Right to Work

Judge Rules Against Indiana's Right-to-Work Law

Attorney general vows to take it to State Supreme Court


A Lake County judge has ruled Indiana's so-called "right to work" law unconstitutional.

During a legal challenge launched by Local 150, Judge John Sedia took issue with the part of the law requiring unions to represent workers while making illegal for them to require membership dues.

"The right to work law here is unsafe, unfair and an unnecessary law and now it's been ruled unconstitutional, so we couldn't be more pleased," said Jeff Harris, spokesman for the Indiana AFL/CIO.

"The court in Lake County has said (to the legislature), you're requiring this statute,  you're requiring citizens and organizations in this state to provide services without compensation and that's got to be problematic for any legislature or any attorney general," said Stephanie Jane Hahn, an attorney who specializes in employment law.

Problematic or not, Indiana Attorney General Greg Zoeller has already indicated that his office will appeal the ruling directly to the Indiana Supreme Court.

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  1. “The court in Lake County has said (to the legislature), you’re requiring this statute, you’re requiring citizens and organizations in this state to provide services without compensation and that’s got to be problematic for any legislature or any attorney general,” … Well duh, you are a sucker-at-the-teats-of-the-public-taxpayer government union… We all know who ya are, these days… An ya have to make do with a mere $100 K a year, for scrubbing toilets, you poor over-worked “pubic sewer-ants” you? Then just QUIT yer jobs already, and go work for willing payers, WILL YA please?!?!?!? PLEASE do us ALL a flavor?!?!?!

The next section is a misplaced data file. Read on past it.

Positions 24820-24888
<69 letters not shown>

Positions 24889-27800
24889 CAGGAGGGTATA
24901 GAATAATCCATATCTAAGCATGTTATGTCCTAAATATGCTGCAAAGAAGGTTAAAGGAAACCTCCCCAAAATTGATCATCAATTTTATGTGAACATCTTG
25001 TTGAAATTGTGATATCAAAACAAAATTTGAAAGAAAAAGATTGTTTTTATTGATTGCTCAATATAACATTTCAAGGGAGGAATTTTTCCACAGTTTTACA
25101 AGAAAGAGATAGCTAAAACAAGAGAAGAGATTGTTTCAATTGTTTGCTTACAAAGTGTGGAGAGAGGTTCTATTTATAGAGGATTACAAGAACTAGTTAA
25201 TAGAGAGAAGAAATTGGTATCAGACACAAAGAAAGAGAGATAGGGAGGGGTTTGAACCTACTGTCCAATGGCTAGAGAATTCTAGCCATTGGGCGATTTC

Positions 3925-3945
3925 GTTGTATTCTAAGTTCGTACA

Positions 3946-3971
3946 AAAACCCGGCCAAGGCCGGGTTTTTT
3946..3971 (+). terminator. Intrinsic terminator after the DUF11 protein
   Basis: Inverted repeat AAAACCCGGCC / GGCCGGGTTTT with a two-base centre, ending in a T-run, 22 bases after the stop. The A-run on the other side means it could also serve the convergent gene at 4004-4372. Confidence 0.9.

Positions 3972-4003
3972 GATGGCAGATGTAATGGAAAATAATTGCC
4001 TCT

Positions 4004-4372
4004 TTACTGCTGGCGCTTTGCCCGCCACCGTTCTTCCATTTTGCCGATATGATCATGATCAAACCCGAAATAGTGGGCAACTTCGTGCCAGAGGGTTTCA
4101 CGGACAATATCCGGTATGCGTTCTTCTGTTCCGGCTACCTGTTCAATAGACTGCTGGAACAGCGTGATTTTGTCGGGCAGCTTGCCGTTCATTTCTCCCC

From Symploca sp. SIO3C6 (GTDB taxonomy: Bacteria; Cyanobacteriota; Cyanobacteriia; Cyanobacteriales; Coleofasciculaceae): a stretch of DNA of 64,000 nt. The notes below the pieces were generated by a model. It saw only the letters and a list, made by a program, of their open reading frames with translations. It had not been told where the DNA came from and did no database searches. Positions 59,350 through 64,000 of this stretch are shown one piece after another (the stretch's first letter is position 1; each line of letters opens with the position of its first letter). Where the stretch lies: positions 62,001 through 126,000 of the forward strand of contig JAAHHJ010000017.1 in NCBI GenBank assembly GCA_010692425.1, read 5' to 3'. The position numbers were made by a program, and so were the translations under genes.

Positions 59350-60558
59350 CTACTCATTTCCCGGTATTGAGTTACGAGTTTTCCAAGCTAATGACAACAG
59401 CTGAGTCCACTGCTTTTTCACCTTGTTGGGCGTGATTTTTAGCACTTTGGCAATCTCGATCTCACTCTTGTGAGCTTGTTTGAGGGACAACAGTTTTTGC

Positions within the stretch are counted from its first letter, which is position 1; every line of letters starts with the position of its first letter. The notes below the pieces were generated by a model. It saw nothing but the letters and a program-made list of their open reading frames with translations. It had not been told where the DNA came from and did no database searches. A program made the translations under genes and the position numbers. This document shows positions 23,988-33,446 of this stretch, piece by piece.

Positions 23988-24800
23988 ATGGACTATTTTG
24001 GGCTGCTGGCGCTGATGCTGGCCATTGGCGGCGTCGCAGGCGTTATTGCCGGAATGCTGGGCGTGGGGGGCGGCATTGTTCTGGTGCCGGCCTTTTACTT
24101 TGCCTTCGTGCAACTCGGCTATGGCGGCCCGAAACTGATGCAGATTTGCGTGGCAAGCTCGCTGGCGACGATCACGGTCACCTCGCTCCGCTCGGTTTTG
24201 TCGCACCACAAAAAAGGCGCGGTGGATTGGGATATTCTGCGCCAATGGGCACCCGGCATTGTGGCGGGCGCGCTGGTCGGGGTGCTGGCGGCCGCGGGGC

2. Now that union membership isn’t a prerequisite for work in some places, why would anyone want to join a union that collect fees?

    1. For safety, duh. Without unions, those jobs turn into widowmakers since there are no laws decreeing age minimums, wage minimums, or health and safety conditions. What’s needed is a Federal organization responsible for occupational health and safety. It could even have its own acronym. Something like OSHA. If only we had one of those, then unions could voluntarily disband knowing they’ve accomplished their ultimate goal of making workplaces safer.

  3. People shouldn’t be forced to join unions (and pay dues), but on the flip side, those that don’t shouldn’t get representation from the union.

    1. Why could they not simply have wrote the law to the enforcement of ‘at will’ contract instead of this? Would it have complicated the rents of too many with invested interest to do allow people free association based on their own choices?

    2. The problem is, of course, that the unions and their enablers in management have spent decades setting themselves up as the sole option for representation.

      If they insist on maintaining this role then they have to do it without extorting money from unwilling employees. If they don’t want to serve all comers, then they can get the hell out of the way.

  4. as a hoosier, I do agree with today’s ruling. hopefully it’ll be fixed soon enough. they got it through once, and we’re even more republican now, and they wouldn’t even have to do the whole bill this time.

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